API Economist: These software patents seem to be worth a ton of money.

Mark Radcliffe:  Yes, software patents have become important recently.  It's interesting that here we have this very valuable asset, software, but the intellectual property law governing it remains uncertain. Just turning a little bit of a corner here and talking about patents, their application to software continues to be controversial.

Going back about 20 years ago, many patent lawyers would tell you that you couldn't apply patents to software. That's obviously changed. Now we have a lot of discussion about what the scope of patents applying to software should be, particularly business process patents.

A significant challenge to using patent laws to protect software is that the functions of software is frequently confidential and the software industry has not tended to publish or otherwise made public, so it is difficult to determine whether an invention in software is sufficiently“new” and “non-obvious” to qualify for patent protection.  Other industries subject to patent protection, such as pharmaceuticals and bicycles, have a long and rich history of publications and the determinations about “new” and “non-obvious” nature of an invention are much easier to make.

API Economist: Despite the examination of software patents by the United States Patent and Trademark Office, it sounds like we should reform the patent system. Do you agree?

Mark Radcliffe: Yes, I think we need a reform to the system. However, we are not likely to get a statutory change, because the recent enactment of AIA, the America Invents Act, took a long time to negotiate. The American Invents Act is an example of the challenges you face in reforming patent law, because different industries have very different interests. For example, the software industry, in which a computer or even a computer chip could have hundreds or thousands of patents infringed. Just a reminder that a patent is not an affirmative right to manufacture a product, it's a negative right. It's a right to prevent someone from making, using, and selling a product which includes your invention.

Image Credit: USPTO.gov

Image Credit: USPTO.gov

For example, a typical Intel microprocessor has five to seven thousand patents which “read” on that, which could prevent Intel from selling it. In that context, the technology industry wanted to say, “We need to get rid of the automatic granting of an injunction for patent infringement.” An injunction's basically an order by the court ordering you to do or not do something, such as distributing a product. The software industry wanted to focus on a method of paying damages or royalties that reflect the fact that the patent may only affect one very small part of a very large combined system. There's one case involving Microsoft where Alcatel Lucent claimed that that the Windows Media Player (a small part of the Windows operating system) violated its patents. The court initially used the value of the entire value of the Windows operating system to calculate the damages. Obviously that is very difficult, just not practical.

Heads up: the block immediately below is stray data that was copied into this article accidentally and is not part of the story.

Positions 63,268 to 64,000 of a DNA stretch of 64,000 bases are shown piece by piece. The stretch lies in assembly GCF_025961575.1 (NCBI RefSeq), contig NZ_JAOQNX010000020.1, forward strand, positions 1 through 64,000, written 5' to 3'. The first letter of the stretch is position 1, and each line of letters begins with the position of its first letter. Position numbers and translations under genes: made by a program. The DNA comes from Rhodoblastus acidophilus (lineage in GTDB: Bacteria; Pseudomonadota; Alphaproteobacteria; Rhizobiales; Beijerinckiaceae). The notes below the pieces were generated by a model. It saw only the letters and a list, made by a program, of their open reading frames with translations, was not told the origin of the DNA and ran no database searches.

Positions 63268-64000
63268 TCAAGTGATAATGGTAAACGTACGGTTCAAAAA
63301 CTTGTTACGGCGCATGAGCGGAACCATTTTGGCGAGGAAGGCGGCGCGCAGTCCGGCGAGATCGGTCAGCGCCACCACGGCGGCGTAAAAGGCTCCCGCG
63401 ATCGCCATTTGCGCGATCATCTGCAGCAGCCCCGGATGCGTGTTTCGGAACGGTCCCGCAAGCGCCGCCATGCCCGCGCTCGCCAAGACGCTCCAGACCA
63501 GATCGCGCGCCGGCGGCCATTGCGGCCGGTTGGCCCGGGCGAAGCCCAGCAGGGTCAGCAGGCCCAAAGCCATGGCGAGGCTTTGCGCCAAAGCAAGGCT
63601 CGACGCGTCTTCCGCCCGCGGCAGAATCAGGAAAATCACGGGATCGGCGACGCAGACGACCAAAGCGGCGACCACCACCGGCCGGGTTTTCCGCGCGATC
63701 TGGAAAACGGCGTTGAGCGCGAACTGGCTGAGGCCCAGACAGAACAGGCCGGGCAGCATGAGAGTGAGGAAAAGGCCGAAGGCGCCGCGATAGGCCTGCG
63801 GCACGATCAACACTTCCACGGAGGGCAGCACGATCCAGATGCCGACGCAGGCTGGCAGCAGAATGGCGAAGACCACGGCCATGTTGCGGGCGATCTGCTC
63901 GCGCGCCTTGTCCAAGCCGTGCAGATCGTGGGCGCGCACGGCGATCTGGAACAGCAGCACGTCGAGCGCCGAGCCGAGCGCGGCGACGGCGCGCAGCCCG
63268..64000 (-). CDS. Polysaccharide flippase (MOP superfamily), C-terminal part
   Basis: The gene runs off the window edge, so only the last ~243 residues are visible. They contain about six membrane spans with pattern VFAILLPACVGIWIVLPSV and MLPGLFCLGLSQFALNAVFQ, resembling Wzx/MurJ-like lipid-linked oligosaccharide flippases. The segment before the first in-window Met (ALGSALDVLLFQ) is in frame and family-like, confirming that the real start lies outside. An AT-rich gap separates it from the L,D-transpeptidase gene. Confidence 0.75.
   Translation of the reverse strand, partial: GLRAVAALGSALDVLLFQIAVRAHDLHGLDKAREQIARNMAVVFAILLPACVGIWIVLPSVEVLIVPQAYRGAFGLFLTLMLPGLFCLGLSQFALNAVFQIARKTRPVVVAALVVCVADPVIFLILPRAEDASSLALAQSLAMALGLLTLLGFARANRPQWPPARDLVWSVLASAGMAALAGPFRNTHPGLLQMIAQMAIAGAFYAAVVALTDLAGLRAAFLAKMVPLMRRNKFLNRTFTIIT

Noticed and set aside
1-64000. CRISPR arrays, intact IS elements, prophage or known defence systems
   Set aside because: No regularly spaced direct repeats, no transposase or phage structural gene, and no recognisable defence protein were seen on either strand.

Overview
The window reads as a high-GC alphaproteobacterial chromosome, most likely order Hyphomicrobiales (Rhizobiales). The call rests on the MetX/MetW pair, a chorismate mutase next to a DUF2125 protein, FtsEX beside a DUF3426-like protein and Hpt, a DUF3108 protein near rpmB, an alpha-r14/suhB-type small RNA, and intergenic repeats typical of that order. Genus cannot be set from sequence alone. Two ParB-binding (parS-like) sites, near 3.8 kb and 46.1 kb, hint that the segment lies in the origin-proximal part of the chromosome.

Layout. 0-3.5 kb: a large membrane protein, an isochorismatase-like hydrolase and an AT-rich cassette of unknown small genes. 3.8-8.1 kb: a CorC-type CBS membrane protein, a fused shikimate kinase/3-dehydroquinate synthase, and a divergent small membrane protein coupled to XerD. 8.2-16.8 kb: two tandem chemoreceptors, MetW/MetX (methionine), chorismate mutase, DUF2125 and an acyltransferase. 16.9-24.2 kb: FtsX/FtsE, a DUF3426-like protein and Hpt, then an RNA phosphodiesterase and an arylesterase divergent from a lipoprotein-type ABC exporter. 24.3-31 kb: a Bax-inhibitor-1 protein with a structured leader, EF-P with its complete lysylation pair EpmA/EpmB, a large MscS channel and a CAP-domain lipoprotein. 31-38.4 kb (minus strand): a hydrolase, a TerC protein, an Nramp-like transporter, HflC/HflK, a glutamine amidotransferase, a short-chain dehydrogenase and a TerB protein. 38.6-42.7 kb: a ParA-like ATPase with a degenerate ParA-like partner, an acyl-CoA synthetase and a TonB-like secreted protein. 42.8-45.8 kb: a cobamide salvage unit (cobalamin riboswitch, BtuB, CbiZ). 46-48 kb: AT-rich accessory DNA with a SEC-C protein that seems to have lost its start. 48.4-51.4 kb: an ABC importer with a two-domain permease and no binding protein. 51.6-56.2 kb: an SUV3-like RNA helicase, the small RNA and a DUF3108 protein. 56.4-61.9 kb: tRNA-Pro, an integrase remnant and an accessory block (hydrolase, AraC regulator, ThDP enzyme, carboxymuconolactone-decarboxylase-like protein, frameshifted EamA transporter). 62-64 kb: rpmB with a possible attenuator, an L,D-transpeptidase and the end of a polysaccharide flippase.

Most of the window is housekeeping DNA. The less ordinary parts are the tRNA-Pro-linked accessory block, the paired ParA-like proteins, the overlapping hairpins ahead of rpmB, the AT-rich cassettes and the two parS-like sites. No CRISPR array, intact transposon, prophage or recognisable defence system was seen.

On the other hand, the pharmaceutical industry insists that automatic injunctions are required to protect the drugs which have taken hundreds of millions of dollars to develop. Such drugs are generally covered by only a few patents (unlike electronic products). The industry insisted that they need to get an injunction to stop companies selling generic versions.

The AIA, which took this long period of going through Congress, was not able to resolve these issues. While the patent system continues to have problems,  I think the practical chances of major new changes is low. 

API Economist: So, despite the AIA, is it left to the courts to muddle through this?

Mark Radcliffe:  The AIA did make some valuable changes, but many important issues remain to be decided by the courts. And the courts (in particular, the Supreme Court) has taken up these challenges: they are becoming much more active in patent law. Recently, the courts have dropped the automatic grant of injunctive relief for infringement.

The courts have now said no, that isn't the case. They have insisted that traditional standards for granting injunctive relief apply to patent suits: the plaintiff [1] that he is likely to succeed on the merits, [2] that he is likely to suffer irreparable harm in the absence of preliminary relief, [3] that the balance of equities tips in his favor, and [4] that an injunction is in the public interest.”  More recently, the Federal Circuit held that a party seeking a preliminary injunction must show, as part of the irreparable harm requirement, a causal nexus between the alleged infringement and the alleged harm. 

The reason that that's important is you take a look at the RIM case involving Blackberry. A patent troll, NTP, sued RIM. The court initially awarded NTP $33 million in damages (increased to $53 million) and an injunctive relief. However, RIM’s concern about the effect of injunctive relief was so great that RIM settled the suit for over $600 million.

The threat of an injunction gives the plaintiff great leverage: RIM paid twenty times (or 12 times the “willful damages”) the actual damages to avoid the injunction.

So the courts have changed their approach to injunctive relief. Such relief is no longer standard and many cases the only relief will be damages. This change is helping make disputes less dangerous. We will also probably see courts cutting back on the scope of patents, particularly in the business process and software area.

And the patent office is making a special effort to avoid granting “junk” patents.  They are particularly focused on being more effective at looking for “prior art”, proof that the invention was used in the past and is not “novel”.